# if running bash
if [ -n "$BASH_VERSION" ]; then
    # include .bashrc if it exists
    if [ -f "$HOME/.bashrc" ]; then
	. "$HOME/.bashrc"

# set PATH so it includes user's private bin if it exists
if [ -d "$HOME/bin" ] ; then

export PATH

PATH holds the pathnames of directories searched for any of the commands you enter in the shell. HOME holds the pathname of your home directory. The assignment PATH="$HOME/bin:$PATH" redefines PATH to include bin directory from within your home directory, enabling localized search for commands, including the ones created by you. The PATH variable is then exported, so it can be accessed by any sub-shells.

The .bash_profile file is editable, just like any other shell script. It can be edited using any of the editors available to you.

Configuring the BASH Shell: .bashrc

The .bashrc file is a configuration file executed each time you enter the BASH shell or generate a subshell. If BASH shell is your login shell, .bashrc executes along with your .bash_login file.

User’s .bashrc script

Each time a subshell is created the .bashrc file is executed. This has the effect of exporting any local variables or aliases you have defined in the .bashrc shell initialization file. The .bashrc file usually contains the definition of aliases and any feature variables used to turn on shell features. In effect, .bashrc defines them in each shell. You can add any commands or definitions from what we have covered till now, to your .bashrc file. If you have made changes to .bashrc, you need to restart the shell or re-execute the file using below command.

$ . .bashrc
The global bashrc file

The global bashrc file is located in /etc directory, named bash.bashrc. This file is executed for all users, and it contains global aliases and features needed by all users. Several other specialized aliases and variables are set using configuration files located in the /etc/profile.d directory.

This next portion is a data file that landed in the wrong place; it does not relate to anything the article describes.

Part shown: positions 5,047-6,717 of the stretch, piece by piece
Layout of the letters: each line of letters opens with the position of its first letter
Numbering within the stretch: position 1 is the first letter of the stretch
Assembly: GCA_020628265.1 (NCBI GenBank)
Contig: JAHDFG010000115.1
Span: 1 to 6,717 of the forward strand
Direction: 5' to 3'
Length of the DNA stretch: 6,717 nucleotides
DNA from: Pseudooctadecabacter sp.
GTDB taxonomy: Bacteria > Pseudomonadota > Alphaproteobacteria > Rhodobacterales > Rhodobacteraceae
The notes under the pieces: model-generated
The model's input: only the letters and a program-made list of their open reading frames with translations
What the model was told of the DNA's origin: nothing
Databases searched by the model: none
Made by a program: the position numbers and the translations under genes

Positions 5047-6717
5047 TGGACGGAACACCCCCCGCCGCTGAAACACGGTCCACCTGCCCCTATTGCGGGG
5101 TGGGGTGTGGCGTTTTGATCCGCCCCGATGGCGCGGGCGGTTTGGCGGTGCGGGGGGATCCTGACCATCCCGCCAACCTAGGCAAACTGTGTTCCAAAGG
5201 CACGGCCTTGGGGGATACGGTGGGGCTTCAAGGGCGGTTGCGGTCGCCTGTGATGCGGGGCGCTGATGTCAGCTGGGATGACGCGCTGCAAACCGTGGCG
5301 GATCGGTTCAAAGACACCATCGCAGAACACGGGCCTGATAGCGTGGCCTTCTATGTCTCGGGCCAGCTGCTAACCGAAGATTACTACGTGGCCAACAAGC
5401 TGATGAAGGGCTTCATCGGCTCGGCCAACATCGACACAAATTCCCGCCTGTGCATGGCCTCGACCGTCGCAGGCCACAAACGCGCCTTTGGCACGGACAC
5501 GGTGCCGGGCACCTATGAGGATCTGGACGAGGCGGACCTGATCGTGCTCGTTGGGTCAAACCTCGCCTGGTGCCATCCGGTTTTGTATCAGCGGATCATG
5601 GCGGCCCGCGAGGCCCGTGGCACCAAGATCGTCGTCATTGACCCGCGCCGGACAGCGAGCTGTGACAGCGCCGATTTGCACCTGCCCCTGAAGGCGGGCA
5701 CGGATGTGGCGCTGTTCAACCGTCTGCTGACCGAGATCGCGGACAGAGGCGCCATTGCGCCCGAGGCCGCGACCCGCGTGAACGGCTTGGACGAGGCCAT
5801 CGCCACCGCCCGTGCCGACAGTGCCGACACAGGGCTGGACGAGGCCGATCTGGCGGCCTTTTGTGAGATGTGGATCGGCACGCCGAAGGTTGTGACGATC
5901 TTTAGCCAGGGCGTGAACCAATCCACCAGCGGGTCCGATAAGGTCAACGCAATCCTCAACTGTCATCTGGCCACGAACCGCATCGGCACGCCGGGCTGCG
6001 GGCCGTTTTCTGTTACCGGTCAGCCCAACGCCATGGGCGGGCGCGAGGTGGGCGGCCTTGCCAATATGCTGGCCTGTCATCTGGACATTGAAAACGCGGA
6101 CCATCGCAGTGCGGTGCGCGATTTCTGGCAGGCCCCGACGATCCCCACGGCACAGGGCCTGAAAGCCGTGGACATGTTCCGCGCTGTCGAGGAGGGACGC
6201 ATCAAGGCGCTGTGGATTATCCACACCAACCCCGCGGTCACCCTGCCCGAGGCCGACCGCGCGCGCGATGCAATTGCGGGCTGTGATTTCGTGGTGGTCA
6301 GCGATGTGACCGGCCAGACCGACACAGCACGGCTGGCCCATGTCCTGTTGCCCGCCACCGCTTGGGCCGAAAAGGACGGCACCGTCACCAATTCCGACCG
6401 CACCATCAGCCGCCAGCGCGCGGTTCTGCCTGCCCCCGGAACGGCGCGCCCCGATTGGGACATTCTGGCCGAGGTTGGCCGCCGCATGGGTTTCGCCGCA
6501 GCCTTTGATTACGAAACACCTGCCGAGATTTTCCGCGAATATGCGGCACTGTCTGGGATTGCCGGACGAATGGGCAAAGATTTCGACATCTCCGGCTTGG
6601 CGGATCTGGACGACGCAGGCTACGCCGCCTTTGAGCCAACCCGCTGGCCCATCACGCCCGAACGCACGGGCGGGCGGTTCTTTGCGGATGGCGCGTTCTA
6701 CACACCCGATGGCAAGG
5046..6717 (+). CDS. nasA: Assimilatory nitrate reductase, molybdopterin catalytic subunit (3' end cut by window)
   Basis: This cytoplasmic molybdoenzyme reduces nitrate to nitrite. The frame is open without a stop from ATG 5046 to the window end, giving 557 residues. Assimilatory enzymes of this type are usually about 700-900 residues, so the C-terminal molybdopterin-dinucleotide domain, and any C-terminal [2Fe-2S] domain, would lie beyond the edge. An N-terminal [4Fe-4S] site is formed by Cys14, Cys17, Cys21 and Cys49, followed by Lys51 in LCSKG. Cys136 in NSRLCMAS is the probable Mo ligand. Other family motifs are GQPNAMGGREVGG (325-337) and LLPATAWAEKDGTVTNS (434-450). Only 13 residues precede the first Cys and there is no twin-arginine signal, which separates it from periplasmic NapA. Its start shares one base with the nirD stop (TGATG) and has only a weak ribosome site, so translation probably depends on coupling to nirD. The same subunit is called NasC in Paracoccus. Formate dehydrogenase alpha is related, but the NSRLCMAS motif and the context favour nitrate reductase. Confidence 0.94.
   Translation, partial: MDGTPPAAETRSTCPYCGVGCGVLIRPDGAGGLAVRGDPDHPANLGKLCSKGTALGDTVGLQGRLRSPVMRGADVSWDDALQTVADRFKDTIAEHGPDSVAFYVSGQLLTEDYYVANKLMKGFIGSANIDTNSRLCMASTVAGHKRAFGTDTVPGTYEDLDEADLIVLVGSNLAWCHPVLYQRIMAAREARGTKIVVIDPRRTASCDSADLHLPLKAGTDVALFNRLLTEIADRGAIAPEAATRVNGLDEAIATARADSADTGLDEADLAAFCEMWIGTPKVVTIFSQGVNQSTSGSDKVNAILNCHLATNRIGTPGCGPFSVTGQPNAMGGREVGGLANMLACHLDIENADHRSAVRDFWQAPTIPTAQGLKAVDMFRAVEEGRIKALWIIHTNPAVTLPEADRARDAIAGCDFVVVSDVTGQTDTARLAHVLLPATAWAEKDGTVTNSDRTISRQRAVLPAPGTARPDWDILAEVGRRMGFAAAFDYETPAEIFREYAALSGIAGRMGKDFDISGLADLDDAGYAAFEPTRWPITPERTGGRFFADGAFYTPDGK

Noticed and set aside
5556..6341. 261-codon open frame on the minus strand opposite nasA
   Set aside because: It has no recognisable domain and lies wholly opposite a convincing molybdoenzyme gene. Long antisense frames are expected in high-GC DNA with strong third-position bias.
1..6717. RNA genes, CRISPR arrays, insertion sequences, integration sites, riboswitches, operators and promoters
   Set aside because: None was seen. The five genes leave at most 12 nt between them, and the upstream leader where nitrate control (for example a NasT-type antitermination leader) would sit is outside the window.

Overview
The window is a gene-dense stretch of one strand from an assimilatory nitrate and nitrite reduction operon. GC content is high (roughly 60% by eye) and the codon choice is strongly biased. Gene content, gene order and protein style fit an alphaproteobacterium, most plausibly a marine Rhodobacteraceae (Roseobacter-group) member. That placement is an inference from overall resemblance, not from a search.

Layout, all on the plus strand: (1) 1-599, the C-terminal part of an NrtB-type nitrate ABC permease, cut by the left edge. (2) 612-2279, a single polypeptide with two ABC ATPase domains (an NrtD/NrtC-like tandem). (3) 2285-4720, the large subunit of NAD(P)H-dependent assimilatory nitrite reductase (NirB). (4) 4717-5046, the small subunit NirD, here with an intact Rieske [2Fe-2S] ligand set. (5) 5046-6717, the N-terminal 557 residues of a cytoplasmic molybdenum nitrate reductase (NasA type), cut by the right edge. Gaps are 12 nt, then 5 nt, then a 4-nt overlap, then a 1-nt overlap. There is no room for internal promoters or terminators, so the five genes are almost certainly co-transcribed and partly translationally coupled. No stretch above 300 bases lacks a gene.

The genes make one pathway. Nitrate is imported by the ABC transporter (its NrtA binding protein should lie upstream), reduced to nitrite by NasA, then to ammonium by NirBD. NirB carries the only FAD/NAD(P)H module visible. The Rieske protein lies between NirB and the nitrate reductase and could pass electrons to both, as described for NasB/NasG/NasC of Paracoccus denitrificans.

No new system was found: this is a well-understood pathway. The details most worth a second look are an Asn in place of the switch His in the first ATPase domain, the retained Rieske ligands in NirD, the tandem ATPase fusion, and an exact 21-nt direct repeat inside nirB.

BASH Shell Logout File: .bash_logout

The .bash_logout file is also a configuration file, but is executed when the user logs out. It is designed to perform any operations you want done whenever you logout. It generally contains shell commands that form a kind of shutdown procedure, instead of variable definitions. Actions to be taken before you logout may include clearing the screen and issuing a farewell message.

As with other initialization files, you can add your own shell commands to .bash_logout. In practice, the .bash_logout is not automatically created for you when your account is first created. You have to create it yourself, adding farewell message and other operations you want to be performed.

Example of .bash_logout file content.

#! /.bash_logout
echo "Logging Out!!"

In this article, we saw how initialization files work and how we can use them to set up the shell the way we want it to. This is just one of the examples where linux presents flexibility to its user, and let’s user decide how their system should work.

In the next Linux article, we’ll be going over linux file structures. We’ll see how to perform operations and manage the files effectively.

Keep coding! Have fun.